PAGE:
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20 Dec 2018

1. Why Niall Ferguson thought that the expansionary fiscal policy (or government deficit) could produce crowding-out effect? You can explain by using the IS-LM model or you can use the logic of loanable funds theory.

Niall Ferguson believed that expansionary fiscal policy could produce a crowding-out effect. Ferguson believed that if the government tried to increase demand during the crisis it would cause the real interest rate to increase. He theorized that if the government tried to boost the economy through deficit spending it would cause the interest rate to rise, which in turn would crowd-out investors and consumers. The interest in the deficit would lead to an increase in the demand for loanable funds, which would lead to an increase in interest rates. Ferguson stated "The lesson of economic growth is very clear. Economic growth does not come from state-led infrastructure investment. It comes from technological innovation, and gains in productivity, and these things come from private sector, not from the state."

2. Why Paul Krugman thinks that Niall Ferguson was wrong and thought that government deficit could not produce a crowding-out effect? In other words, please explain Krugman's Liquidity trap .

Paul Krugman disagreed with Ferguson and believed that the government deficit could not produce a crowding out effect. Krugman's liquidity trap: Private demand is so low that even if the short-term interest rate is 0% spending is less that what is needed for full employment. Normal monetary policy of the central bank purchasing short-term debts with new money is ineffective. Krugman argues that a major issue during the crisis was people wanting to save money combined with the private sector being far less likely to invest. He referred to this a "savings glut". It was argued that the federal reserve was playing the part that the private banking system through buying private securities and the federal government was playing the roll that business wasn't by engaging in investment. Due to the liquidity trap excess demand for savings is not going to drive interest rates up. Krugman stated " Government borrowing gives some of those excess saving a place to go and in the process expands overall demand, and hence GDP. It does not crowd out private spending, at least not until the excess supply of savings has been sopped up, which is the same thing as saying not until the economy has escaped from the liquidity trap."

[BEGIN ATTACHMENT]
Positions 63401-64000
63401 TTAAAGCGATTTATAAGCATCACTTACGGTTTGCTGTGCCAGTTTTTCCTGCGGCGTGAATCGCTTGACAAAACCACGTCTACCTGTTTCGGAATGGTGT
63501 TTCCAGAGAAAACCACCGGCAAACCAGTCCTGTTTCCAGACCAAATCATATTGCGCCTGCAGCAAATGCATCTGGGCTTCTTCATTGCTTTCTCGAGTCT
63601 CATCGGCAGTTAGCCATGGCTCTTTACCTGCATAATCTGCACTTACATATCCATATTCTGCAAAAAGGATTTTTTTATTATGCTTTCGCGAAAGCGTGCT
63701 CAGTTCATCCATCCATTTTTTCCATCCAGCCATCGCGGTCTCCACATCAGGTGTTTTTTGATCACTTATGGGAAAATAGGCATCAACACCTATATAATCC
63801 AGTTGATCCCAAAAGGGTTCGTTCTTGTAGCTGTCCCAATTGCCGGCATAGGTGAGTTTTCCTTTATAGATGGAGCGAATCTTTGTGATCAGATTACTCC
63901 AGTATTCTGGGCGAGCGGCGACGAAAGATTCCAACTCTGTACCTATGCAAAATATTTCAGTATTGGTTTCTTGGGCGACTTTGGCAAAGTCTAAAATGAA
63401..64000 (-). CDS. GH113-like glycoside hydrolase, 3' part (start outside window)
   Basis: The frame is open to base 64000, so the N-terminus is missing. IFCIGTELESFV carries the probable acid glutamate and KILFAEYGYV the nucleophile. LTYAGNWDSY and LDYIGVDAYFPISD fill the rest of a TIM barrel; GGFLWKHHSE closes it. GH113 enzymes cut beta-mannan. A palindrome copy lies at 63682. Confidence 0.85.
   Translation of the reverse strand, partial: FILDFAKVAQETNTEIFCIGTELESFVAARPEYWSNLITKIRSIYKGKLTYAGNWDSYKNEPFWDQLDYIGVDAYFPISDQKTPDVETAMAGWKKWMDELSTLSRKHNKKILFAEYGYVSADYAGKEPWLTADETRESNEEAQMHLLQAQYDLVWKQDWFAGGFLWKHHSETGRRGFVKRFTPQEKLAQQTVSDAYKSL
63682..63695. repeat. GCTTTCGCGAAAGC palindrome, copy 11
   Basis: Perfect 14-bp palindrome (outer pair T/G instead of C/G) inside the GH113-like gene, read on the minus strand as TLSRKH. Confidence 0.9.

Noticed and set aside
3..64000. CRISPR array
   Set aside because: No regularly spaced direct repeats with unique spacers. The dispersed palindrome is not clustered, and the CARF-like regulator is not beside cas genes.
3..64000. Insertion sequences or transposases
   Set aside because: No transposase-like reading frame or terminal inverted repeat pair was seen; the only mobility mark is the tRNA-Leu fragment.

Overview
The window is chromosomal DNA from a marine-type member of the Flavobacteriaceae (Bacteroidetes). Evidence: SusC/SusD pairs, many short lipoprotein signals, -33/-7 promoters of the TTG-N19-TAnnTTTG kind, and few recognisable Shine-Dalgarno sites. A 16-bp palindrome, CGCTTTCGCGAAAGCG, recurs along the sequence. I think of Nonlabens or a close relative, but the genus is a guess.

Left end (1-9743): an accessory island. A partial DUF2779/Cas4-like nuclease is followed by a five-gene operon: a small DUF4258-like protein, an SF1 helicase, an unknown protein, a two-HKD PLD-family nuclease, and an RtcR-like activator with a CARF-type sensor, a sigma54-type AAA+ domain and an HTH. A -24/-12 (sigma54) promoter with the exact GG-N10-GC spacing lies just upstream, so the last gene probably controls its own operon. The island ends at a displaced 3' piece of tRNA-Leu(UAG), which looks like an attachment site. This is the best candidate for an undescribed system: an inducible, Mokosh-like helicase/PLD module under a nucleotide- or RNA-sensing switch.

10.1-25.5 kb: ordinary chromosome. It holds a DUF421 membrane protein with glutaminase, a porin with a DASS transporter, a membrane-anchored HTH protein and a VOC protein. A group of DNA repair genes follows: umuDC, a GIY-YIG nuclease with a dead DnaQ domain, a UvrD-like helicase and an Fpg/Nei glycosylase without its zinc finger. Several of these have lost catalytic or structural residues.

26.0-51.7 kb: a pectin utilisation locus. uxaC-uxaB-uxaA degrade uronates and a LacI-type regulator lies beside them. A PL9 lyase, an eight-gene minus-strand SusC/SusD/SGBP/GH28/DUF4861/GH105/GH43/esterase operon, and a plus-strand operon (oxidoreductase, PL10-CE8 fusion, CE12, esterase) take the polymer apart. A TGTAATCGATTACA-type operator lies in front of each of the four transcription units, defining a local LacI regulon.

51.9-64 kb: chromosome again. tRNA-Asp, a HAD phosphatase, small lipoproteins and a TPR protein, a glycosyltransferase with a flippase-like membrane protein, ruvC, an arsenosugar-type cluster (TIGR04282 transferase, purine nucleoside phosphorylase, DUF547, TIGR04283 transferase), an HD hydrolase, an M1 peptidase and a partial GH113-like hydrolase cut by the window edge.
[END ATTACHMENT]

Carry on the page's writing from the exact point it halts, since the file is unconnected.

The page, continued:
3. In the discussion, other discussants such as George Soros and Robin Wells pointed out some interesting issues. Please provide at least one thing that you agree and one thing that you disagree. Discuss in details why you think so.

I agree with Soros view that the publics view of the financial markets has been forever changed. " Financial markets namely that they tend toward equilibrium, and that equilibrium is disturbed by extraneous forces, outside shocks. But the finical system collapsed of its own weight." I feel like this is a situation in which it takes a very long time to build trust, but that trust can be lost instantly. The crash has challenged the felling of security that people once felt in the banking system. The idea of the market regulating itself is fading, it wasn't until the government stepped that people felt reassured in the banking system. I believe this will lead to a period of government regulation that wouldn't have arose without this change in view. I disagree with robin Wells' view that the US needs to shift towards protectionism. I believe that free trade is good for everyone as long as there is a comparative advantage. If the US moves toward protections as a result of the deficit it will slow economic growth and place us at a disadvantage compared to countries with free trade. Not to mention consumers in the US will be placed with the burden of higher prices on goods.

Please make comments to the discussion I provided above(at least 300 words). And you can start with "I agree with you on some points... But I disagree with you on some points".

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Elin Hessel
Elin HesselLv2
23 Dec 2018

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